Bruising or redness
Infection, including toxic shock syndrome
Palpability or visibility of the implant
Seroma or collection of fluid
Wrinkling or rippling
ALCL and Breast Implants
ALCL or anaplastic large cell lymphoma is an immune system cancer that is in the group of non-Hodgkin's lymphomas. It is a very rare disease in both women and men. In women, the National Cancer Institute ALCL statistics estimate that it occurs in about 1 in 500,000 women annually in the U.S. In women with breast implants, the occurrence is even more rare — 3 in 100 million.
ALCL is not breast cancer when it occurs in the breast. That is, the cancer cells are not in the breast tissue, but in cells between the breast tissue and the implant. The National Cancer Institute defines ALCL as a rare type of malignant tumor of the non-Hodgkin's lymphoma type. It can occur in different parts of the body including the lymph nodes, skin, bones, soft tissue, lungs or liver. Depending upon the type of ALCL, it is treated either with chemotherapy or radiation
Breast Implant and ALCL Statistics
Women who have breast augmentation (not reconstruction following a mastectomy) number in the hundreds of thousands in the United States.
Breast implant statistics gathered by the American Society of Plastic Surgery for 2009 include:
Breast augmentation procedures done in 2009 — 289,328
Breast augmentation done in 2000 — 212,500
Percent difference between 2000 and 2009 — 36 percent
2009 amount of money spent on breast augmentation surgery — $963,839,020
Breast augmentation by age:
13-19 years old — 8,199
20-29 years old — 86,525
30-39 years old — 103,738
40 years and older — 80,668
Breast Augmentation by U.S. Location in 2009
The number of breast implants done in 2009 in various locations around the country were:
Region 1 — New England and Middle Atlantic: 41,420 (14 percent of U.S.)
Region 2 — East North Central and West North Central: 47,476 (16 percent of U.S.)
Region 3 — South Atlantic: 45,166 (16 percent of U.S.)
Region 4 — East South Central and West South Central: 47,614 (16 percent of U.S.)
Region 5 — Mountain and Pacific107, 652 (37 percent of U.S.)
Women With Breast Implants Who Experience ALCL Symptoms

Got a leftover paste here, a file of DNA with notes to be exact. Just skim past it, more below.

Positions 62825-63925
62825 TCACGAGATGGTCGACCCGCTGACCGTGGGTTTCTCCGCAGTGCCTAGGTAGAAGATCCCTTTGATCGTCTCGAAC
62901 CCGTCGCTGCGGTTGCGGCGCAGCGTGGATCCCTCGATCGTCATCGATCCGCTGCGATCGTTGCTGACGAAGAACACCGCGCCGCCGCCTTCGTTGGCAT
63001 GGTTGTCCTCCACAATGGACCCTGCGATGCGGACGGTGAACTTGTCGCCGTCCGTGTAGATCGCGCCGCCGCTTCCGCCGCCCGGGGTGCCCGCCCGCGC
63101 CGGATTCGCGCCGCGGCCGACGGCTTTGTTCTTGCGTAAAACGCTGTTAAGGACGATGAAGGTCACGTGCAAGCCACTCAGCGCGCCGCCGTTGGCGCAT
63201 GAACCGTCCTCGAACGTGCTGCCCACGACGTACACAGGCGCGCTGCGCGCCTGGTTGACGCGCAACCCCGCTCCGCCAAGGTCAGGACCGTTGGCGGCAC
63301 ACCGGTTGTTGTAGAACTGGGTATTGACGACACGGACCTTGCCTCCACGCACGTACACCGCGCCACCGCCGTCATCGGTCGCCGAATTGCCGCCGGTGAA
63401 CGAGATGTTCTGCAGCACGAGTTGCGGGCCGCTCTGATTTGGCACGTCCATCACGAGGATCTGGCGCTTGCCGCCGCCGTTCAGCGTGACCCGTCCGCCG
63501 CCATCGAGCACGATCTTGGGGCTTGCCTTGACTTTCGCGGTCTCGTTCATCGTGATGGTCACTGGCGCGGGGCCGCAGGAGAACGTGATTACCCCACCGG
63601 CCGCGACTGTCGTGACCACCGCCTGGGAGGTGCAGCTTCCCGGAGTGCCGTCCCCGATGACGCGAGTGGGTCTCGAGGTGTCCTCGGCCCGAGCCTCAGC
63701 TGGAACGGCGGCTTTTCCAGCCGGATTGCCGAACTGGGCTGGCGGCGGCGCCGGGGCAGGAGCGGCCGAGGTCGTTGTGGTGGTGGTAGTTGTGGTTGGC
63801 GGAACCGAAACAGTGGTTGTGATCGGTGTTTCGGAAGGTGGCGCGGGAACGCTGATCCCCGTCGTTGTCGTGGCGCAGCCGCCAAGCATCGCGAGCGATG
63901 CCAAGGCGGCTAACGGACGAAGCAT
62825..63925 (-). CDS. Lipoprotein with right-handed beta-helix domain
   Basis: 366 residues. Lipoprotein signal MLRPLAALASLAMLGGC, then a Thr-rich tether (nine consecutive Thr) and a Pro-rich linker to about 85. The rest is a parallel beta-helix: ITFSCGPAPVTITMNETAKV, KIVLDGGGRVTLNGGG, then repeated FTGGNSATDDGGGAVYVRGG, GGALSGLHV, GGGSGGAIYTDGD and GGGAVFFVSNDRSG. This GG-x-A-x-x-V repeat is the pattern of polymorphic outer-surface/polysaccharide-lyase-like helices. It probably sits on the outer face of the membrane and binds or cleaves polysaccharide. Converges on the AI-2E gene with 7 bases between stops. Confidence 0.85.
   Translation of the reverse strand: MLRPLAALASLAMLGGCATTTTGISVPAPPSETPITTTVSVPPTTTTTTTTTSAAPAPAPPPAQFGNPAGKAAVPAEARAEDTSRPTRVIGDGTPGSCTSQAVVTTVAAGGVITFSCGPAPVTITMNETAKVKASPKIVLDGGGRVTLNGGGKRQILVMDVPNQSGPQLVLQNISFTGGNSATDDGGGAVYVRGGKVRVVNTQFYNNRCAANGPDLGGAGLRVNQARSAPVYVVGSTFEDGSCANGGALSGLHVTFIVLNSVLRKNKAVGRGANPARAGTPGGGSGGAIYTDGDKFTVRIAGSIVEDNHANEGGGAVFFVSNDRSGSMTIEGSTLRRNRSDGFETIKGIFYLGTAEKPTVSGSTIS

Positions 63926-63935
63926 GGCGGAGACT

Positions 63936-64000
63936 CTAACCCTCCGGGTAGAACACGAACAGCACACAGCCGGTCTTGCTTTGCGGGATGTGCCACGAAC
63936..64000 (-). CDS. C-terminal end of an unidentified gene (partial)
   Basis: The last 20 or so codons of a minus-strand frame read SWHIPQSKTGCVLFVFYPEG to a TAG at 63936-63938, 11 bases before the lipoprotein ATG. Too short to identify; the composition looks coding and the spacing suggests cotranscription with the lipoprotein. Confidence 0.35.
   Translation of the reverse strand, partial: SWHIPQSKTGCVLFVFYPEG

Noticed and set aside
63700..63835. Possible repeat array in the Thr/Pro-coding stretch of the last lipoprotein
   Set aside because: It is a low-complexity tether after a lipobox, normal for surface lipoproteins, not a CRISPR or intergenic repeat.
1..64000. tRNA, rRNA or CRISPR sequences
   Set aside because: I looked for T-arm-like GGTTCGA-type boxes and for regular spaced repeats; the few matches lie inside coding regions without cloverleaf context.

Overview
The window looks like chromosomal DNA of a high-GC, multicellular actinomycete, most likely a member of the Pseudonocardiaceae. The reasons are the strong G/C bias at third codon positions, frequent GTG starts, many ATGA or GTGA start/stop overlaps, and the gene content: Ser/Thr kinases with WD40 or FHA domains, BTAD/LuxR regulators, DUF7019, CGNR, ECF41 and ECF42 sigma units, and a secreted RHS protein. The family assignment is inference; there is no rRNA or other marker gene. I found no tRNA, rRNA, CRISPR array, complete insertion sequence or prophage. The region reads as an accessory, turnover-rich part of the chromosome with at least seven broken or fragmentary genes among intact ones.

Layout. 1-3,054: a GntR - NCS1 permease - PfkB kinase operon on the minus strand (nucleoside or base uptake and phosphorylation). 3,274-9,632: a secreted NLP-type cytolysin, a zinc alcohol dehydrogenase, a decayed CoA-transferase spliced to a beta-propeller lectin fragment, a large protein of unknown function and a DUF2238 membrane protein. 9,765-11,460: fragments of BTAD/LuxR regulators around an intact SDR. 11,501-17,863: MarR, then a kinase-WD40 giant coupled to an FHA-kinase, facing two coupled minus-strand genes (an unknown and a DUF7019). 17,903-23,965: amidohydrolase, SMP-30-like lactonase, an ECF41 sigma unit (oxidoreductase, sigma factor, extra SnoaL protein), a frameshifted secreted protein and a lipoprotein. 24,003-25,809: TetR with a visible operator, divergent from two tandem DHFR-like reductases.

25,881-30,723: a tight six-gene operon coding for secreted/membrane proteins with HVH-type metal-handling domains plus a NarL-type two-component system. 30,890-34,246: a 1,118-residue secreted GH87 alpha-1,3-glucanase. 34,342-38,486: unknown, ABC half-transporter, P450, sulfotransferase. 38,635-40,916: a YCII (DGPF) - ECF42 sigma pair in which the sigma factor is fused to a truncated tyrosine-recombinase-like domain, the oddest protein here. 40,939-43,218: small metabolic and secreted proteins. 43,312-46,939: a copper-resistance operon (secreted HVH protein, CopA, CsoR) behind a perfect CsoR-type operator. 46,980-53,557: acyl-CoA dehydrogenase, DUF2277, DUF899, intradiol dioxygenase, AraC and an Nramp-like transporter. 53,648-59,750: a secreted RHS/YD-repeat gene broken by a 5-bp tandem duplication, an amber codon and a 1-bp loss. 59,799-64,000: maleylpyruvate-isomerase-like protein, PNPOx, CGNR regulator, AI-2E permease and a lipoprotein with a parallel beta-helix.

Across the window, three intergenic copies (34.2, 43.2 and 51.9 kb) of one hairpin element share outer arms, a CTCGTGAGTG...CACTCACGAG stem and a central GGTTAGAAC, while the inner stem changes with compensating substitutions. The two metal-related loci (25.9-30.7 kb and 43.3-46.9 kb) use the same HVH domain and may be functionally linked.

ALCL (anaplastic large cell lymphoma) is a rare type of non-Hodgkin's lymphoma, a cancer of the immune system. The number of women who get ALCL is about one in 500,000 each year in the United States. The number of women who have breast implants and get ALCL each year in the U.S. is about three in 100 million.
Signs and Symptoms of ALCL
The main symptoms of ALCL in women who have breast implants are persistent swelling and pain in the area near the implant. These symptoms often do not appear until long after the surgery to have the implant, often years later.
The way to diagnose ALCL in women who have symptoms is to do a biopsy of the fluid or scar tissue surrounding the implant. Both form during the healing process.
Because ALCL is very rare, it usually is found unexpectedly in women who have revision surgery for their implants. It is not known as yet which type of implants, saline-filled versus silicone gel-filled, are more likely to be associated with ALCL.
The U.S. Food and Drug Administration (FDA) is recommending that women with breast implants but no symptoms should in general keep their implants, because the number of cases of ALCL is so small. The agency recommends that healthcare professionals should:
Report any cases of ALCL to Medwatch, the FDA safety information and adverse event reporting program. Reports can be made online or by telephone at 1-800-332-1088
Consider a patient might have ALCL when she has late onset, persistent fluid around the implant, then have the fluid and scar tissue biopsied for disease
Women with implants should:
Continue their regular medical care
Monitor their breast implants and see their doctor if they have pain, swelling, or any changes around the implants
Understand that ALCL is very rare and is not breast cancer, but a cancer that grows between the implant and the breast tissue
Breast Implants and ALCL Lawsuits
Have you had a breast implant — either saline or silicone gel-filled — and then been diagnosed with anaplastic large cell lymphoma (ALCL)? If so, you should contact a breast implant lawyer to find out what your legal options are.